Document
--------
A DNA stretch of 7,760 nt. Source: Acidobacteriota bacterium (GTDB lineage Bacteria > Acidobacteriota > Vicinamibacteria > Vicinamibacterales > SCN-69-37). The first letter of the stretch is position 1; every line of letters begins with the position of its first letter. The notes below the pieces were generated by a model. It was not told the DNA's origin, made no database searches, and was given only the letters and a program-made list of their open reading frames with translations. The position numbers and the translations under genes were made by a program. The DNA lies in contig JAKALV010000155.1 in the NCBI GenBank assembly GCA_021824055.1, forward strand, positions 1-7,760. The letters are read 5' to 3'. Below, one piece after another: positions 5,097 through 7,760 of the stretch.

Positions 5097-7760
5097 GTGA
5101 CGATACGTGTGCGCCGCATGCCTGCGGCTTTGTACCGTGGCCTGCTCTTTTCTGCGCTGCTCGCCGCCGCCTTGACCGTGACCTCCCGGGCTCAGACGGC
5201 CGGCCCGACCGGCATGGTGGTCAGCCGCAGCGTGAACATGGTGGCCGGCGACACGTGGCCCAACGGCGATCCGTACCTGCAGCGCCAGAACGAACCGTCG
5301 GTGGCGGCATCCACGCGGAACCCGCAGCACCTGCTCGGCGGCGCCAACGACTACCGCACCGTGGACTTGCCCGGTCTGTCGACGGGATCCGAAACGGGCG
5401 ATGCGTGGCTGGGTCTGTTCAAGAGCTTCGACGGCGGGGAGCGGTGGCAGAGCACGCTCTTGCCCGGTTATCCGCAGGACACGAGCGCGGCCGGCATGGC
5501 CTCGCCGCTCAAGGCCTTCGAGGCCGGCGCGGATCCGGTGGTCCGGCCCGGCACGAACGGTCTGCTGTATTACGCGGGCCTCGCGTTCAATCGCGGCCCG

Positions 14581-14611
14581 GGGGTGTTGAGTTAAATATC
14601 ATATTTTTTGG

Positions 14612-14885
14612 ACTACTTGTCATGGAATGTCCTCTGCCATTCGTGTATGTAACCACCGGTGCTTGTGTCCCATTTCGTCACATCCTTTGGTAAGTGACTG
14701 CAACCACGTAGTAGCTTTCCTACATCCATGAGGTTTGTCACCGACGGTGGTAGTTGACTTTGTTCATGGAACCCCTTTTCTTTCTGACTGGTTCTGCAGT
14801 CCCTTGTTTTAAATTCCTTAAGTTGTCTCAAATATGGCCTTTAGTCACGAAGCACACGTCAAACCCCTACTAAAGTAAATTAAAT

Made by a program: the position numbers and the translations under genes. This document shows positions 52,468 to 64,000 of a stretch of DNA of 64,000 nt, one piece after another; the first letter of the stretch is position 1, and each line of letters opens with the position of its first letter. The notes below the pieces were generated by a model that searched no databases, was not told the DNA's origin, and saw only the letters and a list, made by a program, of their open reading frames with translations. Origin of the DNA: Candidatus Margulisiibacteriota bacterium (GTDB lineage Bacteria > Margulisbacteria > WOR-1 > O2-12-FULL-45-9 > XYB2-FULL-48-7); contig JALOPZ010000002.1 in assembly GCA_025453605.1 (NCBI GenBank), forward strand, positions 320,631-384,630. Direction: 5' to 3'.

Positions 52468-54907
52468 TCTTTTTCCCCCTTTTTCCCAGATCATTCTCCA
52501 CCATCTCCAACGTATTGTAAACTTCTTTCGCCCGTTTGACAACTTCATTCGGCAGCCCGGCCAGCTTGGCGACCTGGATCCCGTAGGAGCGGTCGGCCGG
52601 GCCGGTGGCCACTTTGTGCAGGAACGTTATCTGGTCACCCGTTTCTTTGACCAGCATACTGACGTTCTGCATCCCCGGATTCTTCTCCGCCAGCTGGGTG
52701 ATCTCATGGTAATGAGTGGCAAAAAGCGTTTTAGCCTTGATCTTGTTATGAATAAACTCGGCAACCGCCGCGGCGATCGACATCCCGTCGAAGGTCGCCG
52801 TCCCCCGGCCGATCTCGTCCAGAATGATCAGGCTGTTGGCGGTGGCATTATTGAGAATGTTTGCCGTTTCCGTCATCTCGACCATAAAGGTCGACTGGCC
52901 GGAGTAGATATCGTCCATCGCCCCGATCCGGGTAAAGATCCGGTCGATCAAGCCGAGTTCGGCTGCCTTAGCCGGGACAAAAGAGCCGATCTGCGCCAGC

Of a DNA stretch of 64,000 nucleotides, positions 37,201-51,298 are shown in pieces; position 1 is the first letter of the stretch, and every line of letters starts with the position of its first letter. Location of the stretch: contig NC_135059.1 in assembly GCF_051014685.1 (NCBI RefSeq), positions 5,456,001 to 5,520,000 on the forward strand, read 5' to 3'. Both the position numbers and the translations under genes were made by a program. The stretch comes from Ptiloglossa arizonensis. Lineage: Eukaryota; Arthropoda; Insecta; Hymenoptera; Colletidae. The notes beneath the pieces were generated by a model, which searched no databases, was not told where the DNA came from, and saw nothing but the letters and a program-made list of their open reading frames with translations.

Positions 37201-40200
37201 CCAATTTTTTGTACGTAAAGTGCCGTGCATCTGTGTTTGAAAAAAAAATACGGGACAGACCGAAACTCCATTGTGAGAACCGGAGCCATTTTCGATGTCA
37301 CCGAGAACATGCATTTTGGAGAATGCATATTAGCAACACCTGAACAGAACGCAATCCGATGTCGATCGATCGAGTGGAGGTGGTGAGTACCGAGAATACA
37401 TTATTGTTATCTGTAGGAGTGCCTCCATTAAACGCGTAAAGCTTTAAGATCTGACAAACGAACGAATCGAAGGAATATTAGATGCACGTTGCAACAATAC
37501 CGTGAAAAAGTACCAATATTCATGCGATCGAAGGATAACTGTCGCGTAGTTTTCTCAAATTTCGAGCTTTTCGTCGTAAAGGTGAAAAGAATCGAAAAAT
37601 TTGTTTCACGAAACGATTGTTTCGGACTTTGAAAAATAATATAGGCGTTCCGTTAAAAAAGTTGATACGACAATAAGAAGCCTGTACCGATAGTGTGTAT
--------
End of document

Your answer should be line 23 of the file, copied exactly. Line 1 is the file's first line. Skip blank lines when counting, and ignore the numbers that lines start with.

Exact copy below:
52901 GGAGTAGATATCGTCCATCGCCCCGATCCGGGTAAAGATCCGGTCGATCAAGCCGAGTTCGGCTGCCTTAGCCGGGACAAAAGAGCCGATCTGCGCCAGC